Launched in 2005, WellesleyWeston Magazine is a quarterly publication tailored to Wellesley and Weston residents and edited to enrich the experience of living in two of Massachusetts' most desirable communities.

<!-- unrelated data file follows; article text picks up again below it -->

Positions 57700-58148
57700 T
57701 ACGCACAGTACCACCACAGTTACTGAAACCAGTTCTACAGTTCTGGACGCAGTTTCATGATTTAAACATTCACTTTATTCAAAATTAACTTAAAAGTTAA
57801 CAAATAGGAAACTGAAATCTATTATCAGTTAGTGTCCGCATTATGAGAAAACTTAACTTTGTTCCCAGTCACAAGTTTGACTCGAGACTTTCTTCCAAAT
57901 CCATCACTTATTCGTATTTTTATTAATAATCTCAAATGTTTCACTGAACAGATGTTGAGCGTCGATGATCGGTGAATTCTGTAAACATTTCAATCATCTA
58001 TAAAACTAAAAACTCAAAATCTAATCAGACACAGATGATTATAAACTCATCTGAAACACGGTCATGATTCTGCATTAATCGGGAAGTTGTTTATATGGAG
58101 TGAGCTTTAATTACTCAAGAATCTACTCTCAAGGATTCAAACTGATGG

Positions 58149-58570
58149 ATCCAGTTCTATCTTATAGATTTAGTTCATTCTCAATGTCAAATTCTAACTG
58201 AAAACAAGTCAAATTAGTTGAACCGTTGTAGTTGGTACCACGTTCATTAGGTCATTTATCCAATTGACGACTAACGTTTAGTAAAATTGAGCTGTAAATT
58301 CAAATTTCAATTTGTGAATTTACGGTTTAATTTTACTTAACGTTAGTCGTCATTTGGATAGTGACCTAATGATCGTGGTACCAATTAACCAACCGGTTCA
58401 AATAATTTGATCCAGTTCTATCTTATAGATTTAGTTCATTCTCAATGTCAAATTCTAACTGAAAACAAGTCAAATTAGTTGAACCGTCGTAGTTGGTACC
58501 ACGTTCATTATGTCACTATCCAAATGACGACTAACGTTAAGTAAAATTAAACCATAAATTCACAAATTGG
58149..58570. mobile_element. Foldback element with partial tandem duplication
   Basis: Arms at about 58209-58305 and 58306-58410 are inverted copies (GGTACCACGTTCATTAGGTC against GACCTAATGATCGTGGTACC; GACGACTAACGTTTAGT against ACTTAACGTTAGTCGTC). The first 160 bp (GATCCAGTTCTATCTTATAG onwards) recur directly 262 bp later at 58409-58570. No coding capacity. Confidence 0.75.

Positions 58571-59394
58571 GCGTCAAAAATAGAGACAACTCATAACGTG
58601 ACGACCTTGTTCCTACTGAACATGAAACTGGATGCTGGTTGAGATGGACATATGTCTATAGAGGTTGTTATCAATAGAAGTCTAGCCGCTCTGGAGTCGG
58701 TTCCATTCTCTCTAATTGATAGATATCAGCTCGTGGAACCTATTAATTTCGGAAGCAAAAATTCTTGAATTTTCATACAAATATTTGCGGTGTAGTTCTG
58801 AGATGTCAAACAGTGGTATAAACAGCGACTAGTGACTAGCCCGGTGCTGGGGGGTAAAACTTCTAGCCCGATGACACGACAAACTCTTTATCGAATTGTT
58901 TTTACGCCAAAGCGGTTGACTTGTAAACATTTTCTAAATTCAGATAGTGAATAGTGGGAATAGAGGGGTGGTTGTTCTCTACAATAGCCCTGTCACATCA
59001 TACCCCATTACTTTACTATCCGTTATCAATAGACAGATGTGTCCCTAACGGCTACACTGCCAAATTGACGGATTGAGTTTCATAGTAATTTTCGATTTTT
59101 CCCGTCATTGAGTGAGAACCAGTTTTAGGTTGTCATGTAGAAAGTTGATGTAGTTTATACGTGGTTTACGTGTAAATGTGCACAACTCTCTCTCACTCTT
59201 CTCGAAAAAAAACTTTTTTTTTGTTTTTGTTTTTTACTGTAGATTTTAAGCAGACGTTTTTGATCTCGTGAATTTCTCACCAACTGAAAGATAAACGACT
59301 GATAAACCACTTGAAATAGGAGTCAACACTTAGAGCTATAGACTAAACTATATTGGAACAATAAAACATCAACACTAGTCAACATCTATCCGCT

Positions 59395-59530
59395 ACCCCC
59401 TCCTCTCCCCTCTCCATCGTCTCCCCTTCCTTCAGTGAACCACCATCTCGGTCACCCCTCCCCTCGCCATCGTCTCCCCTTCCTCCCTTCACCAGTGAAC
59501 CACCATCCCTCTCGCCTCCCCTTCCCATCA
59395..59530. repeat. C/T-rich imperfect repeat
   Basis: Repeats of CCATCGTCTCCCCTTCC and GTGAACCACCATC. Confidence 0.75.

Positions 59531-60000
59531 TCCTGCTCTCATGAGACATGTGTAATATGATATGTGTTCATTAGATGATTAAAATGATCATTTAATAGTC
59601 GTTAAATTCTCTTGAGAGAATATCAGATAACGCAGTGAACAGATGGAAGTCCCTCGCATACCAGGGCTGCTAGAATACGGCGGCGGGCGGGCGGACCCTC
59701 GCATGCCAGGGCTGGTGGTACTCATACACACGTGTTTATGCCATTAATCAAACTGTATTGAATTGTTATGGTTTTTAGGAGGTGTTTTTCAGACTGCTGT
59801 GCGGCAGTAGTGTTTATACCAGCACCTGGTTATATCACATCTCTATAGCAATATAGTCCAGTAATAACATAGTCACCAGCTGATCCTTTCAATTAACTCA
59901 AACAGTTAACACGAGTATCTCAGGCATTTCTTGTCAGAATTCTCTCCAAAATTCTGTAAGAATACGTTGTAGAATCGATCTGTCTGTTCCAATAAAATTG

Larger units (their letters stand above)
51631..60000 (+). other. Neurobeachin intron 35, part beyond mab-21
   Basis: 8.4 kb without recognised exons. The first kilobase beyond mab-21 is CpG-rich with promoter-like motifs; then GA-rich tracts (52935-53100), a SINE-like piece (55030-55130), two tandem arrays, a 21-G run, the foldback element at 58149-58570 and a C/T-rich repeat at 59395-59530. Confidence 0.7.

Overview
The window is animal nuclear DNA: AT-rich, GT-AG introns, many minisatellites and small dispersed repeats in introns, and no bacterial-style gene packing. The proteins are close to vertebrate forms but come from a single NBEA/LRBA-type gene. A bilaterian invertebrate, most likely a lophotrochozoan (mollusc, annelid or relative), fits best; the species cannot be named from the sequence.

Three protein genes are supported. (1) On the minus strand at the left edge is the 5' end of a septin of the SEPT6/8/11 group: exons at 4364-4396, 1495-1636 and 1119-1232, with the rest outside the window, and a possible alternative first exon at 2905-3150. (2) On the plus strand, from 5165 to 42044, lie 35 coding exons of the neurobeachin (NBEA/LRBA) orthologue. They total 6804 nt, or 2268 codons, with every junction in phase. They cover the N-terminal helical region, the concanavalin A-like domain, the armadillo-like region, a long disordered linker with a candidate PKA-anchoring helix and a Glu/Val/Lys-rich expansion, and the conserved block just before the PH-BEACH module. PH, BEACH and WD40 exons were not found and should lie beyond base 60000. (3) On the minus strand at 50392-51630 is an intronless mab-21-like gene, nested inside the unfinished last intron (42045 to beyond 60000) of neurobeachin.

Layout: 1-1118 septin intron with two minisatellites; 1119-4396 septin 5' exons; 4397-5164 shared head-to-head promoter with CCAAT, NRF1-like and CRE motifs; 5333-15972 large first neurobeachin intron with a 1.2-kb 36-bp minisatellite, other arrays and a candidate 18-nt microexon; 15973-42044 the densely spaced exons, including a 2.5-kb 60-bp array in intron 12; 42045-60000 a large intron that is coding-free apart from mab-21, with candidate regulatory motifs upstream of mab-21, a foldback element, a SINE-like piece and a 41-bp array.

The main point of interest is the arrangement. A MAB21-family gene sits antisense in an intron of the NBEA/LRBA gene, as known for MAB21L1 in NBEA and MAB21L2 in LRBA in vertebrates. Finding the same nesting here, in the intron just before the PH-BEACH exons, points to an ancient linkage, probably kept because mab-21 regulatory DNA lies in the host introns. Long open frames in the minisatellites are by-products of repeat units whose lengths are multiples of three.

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True to a painter of light, she often creates base layers with cadmium yellow and cadmium orange pure, then sketching her subject with brilliant blue. Instead of black, she uses dioxazine purple, and creates shadows with a shade called light hue violet. "I generally use the full spectrum in all of my paintings, and I place complementary colors next to each other because they cause my brain to vibrate a little," she said. During one frigid winter with abundant snowfall, when Chelsea was home with an infant and toddler, she worked on a series of floral still lifes as an antidote to the cold—not that you could call anything she paints "still." Her work is so vibrant that it jumps off the canvas, yet it's always a welcome greeting. "My mom says I'm the Princess of Primaries," she said. "It's bold, straight color." On her easel leans a large canvas of the view from a porch on Cushing Island, Maine. A scarlet rocking chair invites the viewer in to admire the treed meadow and water beyond. It's stunning, but something about it, she believes, is not right. So she will work at it and work at it. The bonus is that overlapping applications of paint add texture and depth. "I'm trying to recreate the feeling that I had when the yellow sunrise hit that red rocking chair. It took my breath away," she said. "If I get myself to feel that, then I'm done." Perfection, for an artist, is elusive, and perhaps not even desired. "I make tons of mistakes," Chelsea said. "Someone said: 'How you handle your mistakes becomes your style.' My perspec- tive can be a little off, but the distortions are what give my work soul." Again, she notes, think of van Gogh's expressive work. "The viewer engages with the emotion, and accepts the imperfection or corrects it in their own mind." That doesn't mean that creating a painting, from start to finish, is a smooth ride. "I go through a rollercoaster of emotions," she said. There's the excitement and anticipation of beginning a work. Then "I get mad, then I love it. There's a journey that happens—before noon!" Then she must pick up her preschooler. Choosing Wellesley as a home has reaped benefits for Chelsea. In addition to feeding her inspiration, Wellesley is home to a strong net- work of artists. Chelsea joined Wellesley Women Artisans, which includes artists of varied disciplines and provides support, motivation, and the opportunity to share work with the public through commu- nity events. "I plan on being here for a long time," she said. Being in the lucky position of having her parents as mentors and teachers, Chelsea only now has signed up for her first formal painting instruction, at the Museum of Fine Arts. It's a portrait class, which dovetails with her latest challenge: painting the people of Wellesley. She plans a 20-painting series. Creating a challenge helps her to focus on art, when all of her time could so easily be spent meeting demands of family and home. As soon as she drops her children off at school, she carves out three hours for painting. Emails and errands wait while she works. "This is what I'm meant to be doing," she said, "so I'd better make it sacred." 184 W e l l e s l e y W e s t o n M a g a z i n e | s p r i n g 2 0 1 7 Arriving Wellesley Square, 24 x 36 artist profile "it jumps off the canvas"